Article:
Drone delivery service Zipline raises US$190-million in new funding

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Round values venture
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Tuesday, May 21st

Blockchain firmly on Nigeria's 2019 political agenda

Blockchain firmly on Nigeria's 2019 political agenda

The main opposition presidential candidate in Nigeria's general elections in February 2019, the People's Democratic Party Atiku Abubakar plans to introduce a blockchain and cryptocurrency policy if elected.

Abubakar, a former vice president, proposed the policy as a way to improve the Nigerian economy. To date, it is the first time a national policy for the nascent industry is being suggested.

In his 'Let's Get Nigeria Working Again' campaign manifesto, Abubakar noted that more than 70% of the country's population is below the age of 30 - an estimated 140 million people.

Like the country's existing mobile money policy, which has created jobs in the informal sector, a well-drafted blockchain policy is likely to establish guidelines for business initiatives within- and into the country.

It should define if and how a separate economy would be developed around blockchain/cryptocurrency or incorporated into another, especially with talks of blockchain technology's capabilities to enhance openness in most sectors.

Munachi Ogueke, co-founder of Nigerian start-up Cryset and avid blockchain and cryptocurrency enthusiast said, "So, according to the policy plan he laid out, a planned blockchain and cryptocurrency framework would be looked into by the administration. To what end? We can't say for now ... but the blockchain community believes it's a step in the right direction. We have been broadly unregulated in the space in Nigeria."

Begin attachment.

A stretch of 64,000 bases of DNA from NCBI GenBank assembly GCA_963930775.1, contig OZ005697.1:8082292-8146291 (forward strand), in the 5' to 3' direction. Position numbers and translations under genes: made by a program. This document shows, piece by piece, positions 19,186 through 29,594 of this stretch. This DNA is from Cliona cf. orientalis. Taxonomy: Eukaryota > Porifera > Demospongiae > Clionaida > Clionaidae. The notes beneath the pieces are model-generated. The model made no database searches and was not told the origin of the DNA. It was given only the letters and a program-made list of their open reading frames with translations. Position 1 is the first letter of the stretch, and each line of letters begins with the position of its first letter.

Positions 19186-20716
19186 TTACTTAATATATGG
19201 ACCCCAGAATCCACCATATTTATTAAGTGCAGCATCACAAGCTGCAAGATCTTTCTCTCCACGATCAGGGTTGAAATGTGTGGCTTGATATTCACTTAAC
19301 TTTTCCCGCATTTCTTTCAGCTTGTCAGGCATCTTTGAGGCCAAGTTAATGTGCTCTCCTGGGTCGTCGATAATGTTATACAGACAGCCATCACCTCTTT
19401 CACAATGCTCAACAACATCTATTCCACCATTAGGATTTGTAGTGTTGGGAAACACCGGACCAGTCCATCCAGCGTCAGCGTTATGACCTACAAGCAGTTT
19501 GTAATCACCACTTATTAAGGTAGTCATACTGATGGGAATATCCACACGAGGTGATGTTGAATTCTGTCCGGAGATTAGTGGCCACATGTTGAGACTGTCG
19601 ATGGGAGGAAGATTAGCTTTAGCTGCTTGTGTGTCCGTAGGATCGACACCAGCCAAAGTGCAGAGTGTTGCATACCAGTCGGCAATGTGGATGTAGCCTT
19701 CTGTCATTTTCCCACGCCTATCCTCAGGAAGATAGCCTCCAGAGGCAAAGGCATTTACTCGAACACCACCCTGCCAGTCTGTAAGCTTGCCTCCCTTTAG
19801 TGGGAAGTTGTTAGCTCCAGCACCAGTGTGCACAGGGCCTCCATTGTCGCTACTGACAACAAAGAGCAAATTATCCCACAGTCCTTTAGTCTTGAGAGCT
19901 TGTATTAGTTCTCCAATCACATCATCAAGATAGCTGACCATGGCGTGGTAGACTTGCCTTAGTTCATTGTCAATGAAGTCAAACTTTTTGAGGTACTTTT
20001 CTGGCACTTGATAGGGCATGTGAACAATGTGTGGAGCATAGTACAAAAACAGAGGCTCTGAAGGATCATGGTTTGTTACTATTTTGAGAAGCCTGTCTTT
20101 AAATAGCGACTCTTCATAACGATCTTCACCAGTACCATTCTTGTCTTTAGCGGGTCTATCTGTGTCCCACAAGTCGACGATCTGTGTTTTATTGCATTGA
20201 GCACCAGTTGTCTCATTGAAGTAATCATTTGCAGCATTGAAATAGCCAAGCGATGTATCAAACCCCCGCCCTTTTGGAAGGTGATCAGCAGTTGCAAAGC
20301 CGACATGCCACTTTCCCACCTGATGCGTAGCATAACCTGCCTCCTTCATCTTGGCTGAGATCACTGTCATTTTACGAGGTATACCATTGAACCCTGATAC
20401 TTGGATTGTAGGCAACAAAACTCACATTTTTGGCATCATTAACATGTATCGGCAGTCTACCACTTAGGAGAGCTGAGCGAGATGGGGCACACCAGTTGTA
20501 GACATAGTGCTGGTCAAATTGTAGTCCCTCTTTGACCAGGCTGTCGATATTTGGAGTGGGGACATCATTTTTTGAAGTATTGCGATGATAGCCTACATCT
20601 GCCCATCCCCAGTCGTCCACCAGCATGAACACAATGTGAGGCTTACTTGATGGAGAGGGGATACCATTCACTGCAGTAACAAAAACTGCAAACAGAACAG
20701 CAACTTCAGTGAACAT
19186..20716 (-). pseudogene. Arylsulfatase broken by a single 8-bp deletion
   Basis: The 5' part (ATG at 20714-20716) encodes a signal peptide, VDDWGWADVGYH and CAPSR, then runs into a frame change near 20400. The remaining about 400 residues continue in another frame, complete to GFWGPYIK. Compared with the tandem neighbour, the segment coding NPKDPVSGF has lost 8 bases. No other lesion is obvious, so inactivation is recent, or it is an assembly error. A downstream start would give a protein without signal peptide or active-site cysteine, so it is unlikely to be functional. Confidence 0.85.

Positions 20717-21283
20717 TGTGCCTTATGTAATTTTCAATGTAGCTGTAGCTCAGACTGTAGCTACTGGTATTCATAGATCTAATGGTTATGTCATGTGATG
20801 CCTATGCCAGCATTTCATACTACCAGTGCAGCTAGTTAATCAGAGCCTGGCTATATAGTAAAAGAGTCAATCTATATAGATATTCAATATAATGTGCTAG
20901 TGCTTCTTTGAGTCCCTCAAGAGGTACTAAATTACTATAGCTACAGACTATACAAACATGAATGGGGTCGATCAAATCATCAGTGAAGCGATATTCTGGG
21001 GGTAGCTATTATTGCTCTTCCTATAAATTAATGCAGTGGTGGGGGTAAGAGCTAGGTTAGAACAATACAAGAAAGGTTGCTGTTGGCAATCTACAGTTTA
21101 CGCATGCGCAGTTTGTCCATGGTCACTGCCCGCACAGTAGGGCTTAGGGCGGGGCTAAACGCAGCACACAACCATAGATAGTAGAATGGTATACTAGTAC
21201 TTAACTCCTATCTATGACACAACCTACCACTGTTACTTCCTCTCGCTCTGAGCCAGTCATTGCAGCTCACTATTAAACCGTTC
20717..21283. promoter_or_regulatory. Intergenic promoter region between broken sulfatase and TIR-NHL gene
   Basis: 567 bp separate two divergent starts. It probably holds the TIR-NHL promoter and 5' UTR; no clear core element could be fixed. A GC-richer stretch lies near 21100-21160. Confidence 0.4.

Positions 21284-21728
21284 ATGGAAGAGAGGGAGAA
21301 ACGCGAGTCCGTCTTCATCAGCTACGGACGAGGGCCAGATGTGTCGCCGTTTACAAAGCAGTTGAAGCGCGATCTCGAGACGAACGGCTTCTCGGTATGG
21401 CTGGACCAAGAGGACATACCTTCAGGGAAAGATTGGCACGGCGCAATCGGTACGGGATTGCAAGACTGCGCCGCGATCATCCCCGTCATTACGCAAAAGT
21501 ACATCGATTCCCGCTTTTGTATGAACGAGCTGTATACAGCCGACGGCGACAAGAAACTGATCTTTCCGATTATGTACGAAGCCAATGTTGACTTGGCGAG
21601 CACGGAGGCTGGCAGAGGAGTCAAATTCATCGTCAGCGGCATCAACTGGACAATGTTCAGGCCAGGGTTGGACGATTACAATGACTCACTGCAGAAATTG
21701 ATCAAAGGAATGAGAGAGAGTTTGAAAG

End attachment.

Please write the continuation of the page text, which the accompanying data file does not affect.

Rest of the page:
Although no statistics have been made available, Nigerians continue to engage the blockchain/ cryptocurrency space. They are focused on global trends, they trade in cryptocurrencies and invest in digital assets as tokenised by start-ups through blockchain-backed initial coin offerings.

Others have focused on acquiring the necessary technical skills to improve their work prospects within the sector.

Locals like Ogueke look up to the government to take full advantage of the technology, particularly in light of the fact that corporate enterprises like Oracle, Microsoft and InterSwitch have launched blockchain-related projects in Nigeria, albeit on a small scale or as pilot projects.

There's been no concrete government position on blockchain despite discussions for the past three years.

Ogueke adds: "Blockchain and cryptocurrency companies are playing over cautiously or recklessly because there is no clear line. A framework will go a long way to give clarity."

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